Fiberglassing advice for project

Discussion in 'Materials' started by Zachary9893, Jan 19, 2023.

  1. Zachary9893
    Joined: Jan 2023
    Posts: 1
    Likes: 0, Points: 1
    Location: Chugiak, Alaska

    Zachary9893 New Member

    Hello, first and foremost, I’m sorry but this is not a boat. This is a high roof van topper that I am looking to extend as well as reinforce the 75 bolt holes for mounting around the base.

    I was able to get a parts van with a 24in fiberglass topper but unfortunately it was for the std wheelbase. I have the extended wheelbase so I’ll have to stretch it about 2 feet. What would be the best way to go about doing this? It only has to look nice on the outside, the whole inside is getting spray foam for insulation and sound deadening. It is very thin so I am wondering the best way to extend it. I was thinking cut it about 3-4 feet from the rear and stretch as necessary with an interior side mold.

    the next thing that I need to do is reinforce all the way around the mounting points. Most of them are cracked because there is only about 3/8 inch between the hole and the edge of the fiberglass. I was thinking some sort of metal flashing cut and bent as needed to reach around the base going up the inside around 3 inches of coverage inside and out with basically a full epoxy fill and just wipe off the excess spillage before it dries. Let me know what you think.

    The photo is the top strapped to the top of my van for transport to my buds heated garage. (It’s strapped on backwards)

    Attached Files:

  2. wet feet
    Joined: Nov 2004
    Posts: 1,396
    Likes: 435, Points: 83, Legacy Rep: 124
    Location: East Anglia,England

    wet feet Senior Member

    Everything depends on two factors;how complex the shape is and how good a woodworker you are.The process is quite easy to describe and quite demanding to carry out.You need to set up what you have on a level surface,cut in in two,move the two pieces apart and find a way to fill the gap.You may have figured out that last part!Either build a temporary mould in place or make one remote from the job and then graft the extension into it's new location.Your piece seems to have several swage lines and these complicate matters as you will have to create a duplicate in either positive or negative form.For flat panels,melamine faced chipboard is a useful material and you can use polyester filler for the corner fillets or even plasticene if you are careful.

    For reinforcing the bolt holes,there is no need to use epoxy and it may not work well with the material you have on hand.Emulsion bound chopped strand mat may not break down in it's company and it costs a good bit more than polyester.You may find it sufficient to remove a bit of the old interior glass and brace the flange with a short piece of wood clamped in place while adding two or three layers of glass mat with polyester resin at each damaged hole.You can use cloth if you have it.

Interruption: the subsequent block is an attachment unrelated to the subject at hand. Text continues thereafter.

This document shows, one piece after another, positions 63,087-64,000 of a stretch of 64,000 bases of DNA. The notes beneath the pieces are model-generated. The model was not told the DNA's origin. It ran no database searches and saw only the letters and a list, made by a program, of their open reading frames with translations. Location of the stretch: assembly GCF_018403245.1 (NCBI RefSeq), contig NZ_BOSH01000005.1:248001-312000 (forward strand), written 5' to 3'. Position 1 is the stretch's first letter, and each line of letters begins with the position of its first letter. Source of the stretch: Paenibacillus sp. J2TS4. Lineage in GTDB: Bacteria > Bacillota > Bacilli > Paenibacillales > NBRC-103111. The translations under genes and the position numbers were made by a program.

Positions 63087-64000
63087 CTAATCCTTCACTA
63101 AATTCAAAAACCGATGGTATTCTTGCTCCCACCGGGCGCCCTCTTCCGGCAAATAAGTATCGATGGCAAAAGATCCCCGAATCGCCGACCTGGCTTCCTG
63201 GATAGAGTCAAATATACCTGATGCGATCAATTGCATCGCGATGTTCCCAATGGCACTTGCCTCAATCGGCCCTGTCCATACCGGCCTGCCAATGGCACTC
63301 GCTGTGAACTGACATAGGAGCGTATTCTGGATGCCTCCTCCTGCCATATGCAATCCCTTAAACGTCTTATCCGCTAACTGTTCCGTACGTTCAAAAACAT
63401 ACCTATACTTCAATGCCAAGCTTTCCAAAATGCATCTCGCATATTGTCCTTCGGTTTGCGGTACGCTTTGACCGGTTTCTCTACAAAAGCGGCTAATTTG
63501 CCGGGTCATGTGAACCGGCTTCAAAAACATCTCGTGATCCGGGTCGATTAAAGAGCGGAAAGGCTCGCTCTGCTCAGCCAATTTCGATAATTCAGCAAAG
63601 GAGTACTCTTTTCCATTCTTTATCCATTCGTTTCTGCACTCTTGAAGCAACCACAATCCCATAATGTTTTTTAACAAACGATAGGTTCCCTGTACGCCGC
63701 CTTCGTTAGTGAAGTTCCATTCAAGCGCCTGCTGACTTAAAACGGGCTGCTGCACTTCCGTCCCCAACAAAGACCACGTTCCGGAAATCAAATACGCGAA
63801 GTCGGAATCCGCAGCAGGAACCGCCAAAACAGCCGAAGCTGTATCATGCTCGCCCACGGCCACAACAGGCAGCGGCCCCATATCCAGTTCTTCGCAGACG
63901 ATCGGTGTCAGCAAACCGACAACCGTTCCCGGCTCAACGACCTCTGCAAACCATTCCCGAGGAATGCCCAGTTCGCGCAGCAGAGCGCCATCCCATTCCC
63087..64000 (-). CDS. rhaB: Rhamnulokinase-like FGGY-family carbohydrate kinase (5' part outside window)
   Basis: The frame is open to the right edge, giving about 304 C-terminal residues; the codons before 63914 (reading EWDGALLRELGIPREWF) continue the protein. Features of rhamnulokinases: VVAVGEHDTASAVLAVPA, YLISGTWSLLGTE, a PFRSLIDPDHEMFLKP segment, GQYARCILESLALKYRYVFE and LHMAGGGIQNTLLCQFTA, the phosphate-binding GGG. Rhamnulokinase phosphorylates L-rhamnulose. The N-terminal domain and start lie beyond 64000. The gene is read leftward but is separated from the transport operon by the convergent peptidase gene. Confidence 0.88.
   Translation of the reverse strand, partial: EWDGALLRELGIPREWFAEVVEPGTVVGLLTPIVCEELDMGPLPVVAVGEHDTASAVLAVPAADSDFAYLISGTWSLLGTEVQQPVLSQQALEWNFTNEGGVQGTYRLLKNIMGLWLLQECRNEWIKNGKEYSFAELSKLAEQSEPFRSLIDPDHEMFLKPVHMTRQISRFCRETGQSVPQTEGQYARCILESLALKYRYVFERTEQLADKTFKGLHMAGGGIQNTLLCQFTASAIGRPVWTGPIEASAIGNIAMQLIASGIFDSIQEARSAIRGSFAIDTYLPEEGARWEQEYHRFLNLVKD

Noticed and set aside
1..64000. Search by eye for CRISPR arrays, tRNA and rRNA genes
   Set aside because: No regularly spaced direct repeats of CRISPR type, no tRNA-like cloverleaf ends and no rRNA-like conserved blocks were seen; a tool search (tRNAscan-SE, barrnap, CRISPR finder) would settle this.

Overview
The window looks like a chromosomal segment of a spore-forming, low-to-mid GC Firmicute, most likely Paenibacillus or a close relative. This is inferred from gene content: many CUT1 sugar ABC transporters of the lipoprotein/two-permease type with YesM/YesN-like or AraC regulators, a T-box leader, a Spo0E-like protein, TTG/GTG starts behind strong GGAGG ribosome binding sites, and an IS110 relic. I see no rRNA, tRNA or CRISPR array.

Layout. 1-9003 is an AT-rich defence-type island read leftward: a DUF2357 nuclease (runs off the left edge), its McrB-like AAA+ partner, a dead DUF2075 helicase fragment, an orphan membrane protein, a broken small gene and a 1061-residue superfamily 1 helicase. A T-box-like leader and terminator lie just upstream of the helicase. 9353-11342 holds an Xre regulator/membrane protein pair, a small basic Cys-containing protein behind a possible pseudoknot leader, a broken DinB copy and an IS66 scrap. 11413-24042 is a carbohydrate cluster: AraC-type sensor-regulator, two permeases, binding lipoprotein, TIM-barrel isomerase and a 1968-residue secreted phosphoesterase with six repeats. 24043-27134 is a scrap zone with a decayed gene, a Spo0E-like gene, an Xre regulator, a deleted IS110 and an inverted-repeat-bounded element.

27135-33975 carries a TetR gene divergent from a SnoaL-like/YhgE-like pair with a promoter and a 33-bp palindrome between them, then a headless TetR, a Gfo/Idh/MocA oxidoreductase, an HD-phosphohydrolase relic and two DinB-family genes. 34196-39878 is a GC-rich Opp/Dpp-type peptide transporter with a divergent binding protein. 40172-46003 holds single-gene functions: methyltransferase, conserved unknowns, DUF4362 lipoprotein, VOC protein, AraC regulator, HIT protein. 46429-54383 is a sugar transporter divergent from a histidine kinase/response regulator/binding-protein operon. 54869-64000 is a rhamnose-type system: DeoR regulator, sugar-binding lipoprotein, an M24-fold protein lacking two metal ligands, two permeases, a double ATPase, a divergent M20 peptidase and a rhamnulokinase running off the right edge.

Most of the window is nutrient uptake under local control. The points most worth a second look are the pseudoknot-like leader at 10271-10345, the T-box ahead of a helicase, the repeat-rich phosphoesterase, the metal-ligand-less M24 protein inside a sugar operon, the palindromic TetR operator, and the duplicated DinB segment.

3. fastwave
    Joined: Jan 2007
    Posts: 128
    Likes: 24, Points: 18, Legacy Rep: 36
    Location: europe

    fastwave Senior Member

    If there is a section which is an extrude (Maybe the middle) you can take a mould before you cut it in two. Then hopefully when you cutout in two that section will fit nicely between the pieces.
    Last edited: Jan 20, 2023
  4. wet feet
    Joined: Nov 2004
    Posts: 1,396
    Likes: 435, Points: 83, Legacy Rep: 124
    Location: East Anglia,England

    wet feet Senior Member

    That would be a much simpler process if there weren't so many swage lines and recesses.From what I can see of the shape,the mould wouldn't release vertically and would need to be made in two halves that come away laterally.The two areas worth further study are the section directly above the join in the blue and white doors or the plain section between the green strap and the sloping panel at the rear of the carrier vehicle.these are the zones with the smallest number of geometric features.
  5. mudsailor
    Joined: Mar 2013
    Posts: 88
    Likes: 17, Points: 8, Legacy Rep: 25
    Location: United States

    mudsailor Junior Member

    Pick the cut location (in the middle and the simplest shape) cut it, then install the two parts. The bridge between the parts with 2x1 wood battens extending maybe 24” into each existing half on the inside, use multiple battens. Then remove the whole assembly from the van. Then use thin plywood to create a flush outer surface, paint and polish and then build a temp mold over the outside. Flip it over, remove all the wood battens and plywood and lay up the fiberglass as needed in the new mold and overlapping into the existing part.

  6. Blueknarr
    Joined: Aug 2017
    Posts: 1,451
    Likes: 414, Points: 83
    Location: Colorado

    Blueknarr Senior Member

    The biggest hurdle you face is maintaining alignment of the two pieces.
    My approach---
    Cut at simplest shape.
    Mount both pieces
    Bridge the gap from the inside with sheets of 1/16" vinyl and duct tape.
    Lots of wood backing up the vinyl.
    Move to saw horses.
    Grind an eight to one bevel.
    Start laying glass.
    When nearly thick as original
    Remove vinyl and wood
    Fill screw holes with final layers of glass
    Fair and paint
Forum posts represent the experience, opinion, and view of individual users. Boat Design Net does not necessarily endorse nor share the view of each individual post.
When making potentially dangerous or financial decisions, always employ and consult appropriate professionals. Your circumstances or experience may be different.